Audie: We are open to the creative juices oozing in from anywhere, yet usually it flows from a riff and/or jam.
Shiny: Riffs, riffs, riffs.
Vanman: It’s usually a brain fart that hopefully doesn’t stink. If it stinks, you let it go, make a few jokes and prepare for the next leak that comes from your unconscious. The worst smelling ones happen when everyone’s in the room. But sometimes, I think we all just get inspired about an event or a riff or by heavy sedation.

popYOUlarity: Do you ever step on-stage and look over the crowd and say to yourself ‘damn, I can’t believe these people are here to see us’?
Audie: Yes! It was our debut CD release party and I remember thinking. “Oh my, look at all the people.”
Shiny: Sometimes, yes.
Vanman: Yes, and I hope their pockets rattle as much as we like to rattle their ears. Playing to a large crowd is a trip.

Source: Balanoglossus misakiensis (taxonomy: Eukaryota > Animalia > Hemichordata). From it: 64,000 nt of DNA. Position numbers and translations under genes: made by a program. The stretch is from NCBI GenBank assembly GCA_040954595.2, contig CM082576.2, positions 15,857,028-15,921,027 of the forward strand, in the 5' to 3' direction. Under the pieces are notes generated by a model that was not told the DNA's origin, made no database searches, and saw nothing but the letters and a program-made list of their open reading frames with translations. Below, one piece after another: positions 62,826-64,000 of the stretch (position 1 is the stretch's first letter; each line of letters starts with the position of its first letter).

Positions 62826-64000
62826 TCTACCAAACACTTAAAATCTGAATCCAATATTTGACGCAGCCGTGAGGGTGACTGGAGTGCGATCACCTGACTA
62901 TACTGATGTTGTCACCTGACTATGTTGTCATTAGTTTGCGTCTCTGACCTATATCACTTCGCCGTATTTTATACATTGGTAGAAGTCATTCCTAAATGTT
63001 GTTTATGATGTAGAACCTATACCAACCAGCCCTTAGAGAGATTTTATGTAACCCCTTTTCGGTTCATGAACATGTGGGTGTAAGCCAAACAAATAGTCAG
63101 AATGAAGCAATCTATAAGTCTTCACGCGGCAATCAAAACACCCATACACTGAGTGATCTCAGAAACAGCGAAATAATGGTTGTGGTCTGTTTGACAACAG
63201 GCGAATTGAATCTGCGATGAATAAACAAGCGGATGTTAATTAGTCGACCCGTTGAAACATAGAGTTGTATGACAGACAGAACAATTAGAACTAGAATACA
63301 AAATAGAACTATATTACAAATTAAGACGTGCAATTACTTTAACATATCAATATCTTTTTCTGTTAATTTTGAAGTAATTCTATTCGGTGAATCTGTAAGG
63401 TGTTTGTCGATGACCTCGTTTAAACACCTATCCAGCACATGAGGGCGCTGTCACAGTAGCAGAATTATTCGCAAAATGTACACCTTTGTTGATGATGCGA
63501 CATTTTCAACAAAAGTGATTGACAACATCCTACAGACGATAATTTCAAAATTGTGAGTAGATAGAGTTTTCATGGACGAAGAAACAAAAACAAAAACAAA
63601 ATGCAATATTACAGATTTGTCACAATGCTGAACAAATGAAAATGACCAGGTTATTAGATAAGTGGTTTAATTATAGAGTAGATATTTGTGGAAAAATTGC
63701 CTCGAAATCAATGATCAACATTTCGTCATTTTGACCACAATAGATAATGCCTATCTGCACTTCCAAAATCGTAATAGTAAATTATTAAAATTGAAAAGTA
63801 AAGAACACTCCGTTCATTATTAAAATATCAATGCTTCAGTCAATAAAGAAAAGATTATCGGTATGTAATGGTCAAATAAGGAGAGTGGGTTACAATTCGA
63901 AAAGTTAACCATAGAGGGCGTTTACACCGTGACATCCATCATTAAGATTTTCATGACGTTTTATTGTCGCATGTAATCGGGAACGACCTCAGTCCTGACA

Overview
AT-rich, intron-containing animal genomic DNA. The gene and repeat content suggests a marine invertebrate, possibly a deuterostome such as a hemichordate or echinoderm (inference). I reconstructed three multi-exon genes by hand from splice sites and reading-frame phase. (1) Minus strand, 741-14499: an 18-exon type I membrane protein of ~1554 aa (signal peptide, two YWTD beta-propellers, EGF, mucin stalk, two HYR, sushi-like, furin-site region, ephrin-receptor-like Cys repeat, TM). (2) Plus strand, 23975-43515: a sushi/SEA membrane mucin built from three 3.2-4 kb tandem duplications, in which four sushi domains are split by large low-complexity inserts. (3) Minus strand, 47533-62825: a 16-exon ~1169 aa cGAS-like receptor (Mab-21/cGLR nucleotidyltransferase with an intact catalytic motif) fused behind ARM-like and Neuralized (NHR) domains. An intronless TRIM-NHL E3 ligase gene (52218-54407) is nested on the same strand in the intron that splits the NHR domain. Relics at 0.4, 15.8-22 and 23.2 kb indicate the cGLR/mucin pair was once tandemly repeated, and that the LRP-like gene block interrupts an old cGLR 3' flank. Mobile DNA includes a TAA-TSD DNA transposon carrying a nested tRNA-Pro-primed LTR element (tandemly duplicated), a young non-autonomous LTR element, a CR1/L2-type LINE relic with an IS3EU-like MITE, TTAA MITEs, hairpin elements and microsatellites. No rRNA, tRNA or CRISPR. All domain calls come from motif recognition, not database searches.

popYOUlarity: What goes through your mind when you put a record together?
Audie: How much is this going to cost? Seriously though, Cory brought up that question a week ago. “What to do for the second album?” I know we will draw from SKOOKUM being a different group of people, at a new time and place. We are evolving and so will the music.
Shiny: My god what a lot of work!
Vanman: “When is it going to be done?” “Then what do we do?” It’s fun though to try all the angles, tweak all the sounds, and add or subtract all the possibilities, etc. So much is involved you can’t help but be consumed by it for just a little while, and then hope everyone likes it as much as you hope they might.


popYOUlarity: What do you find more exciting, touring or recording?
Audie: At this point, I would say recording. This time, in the studio, we are approaching it with a directive capture of the energy and emotion extruded in our live performance.
Shiny: Both, each with their own payoffs.
Vanman: Yeah, I’d have to say they both have equal payoffs, but I think the writing process trumps it all. It’s such a release of creative energy to make sounds and words into this thing we call a song. Getting it recorded like you hear it in your head and playing it well live are just another two forms of the release. All are exciting; no wonder rock n roll is such a drug.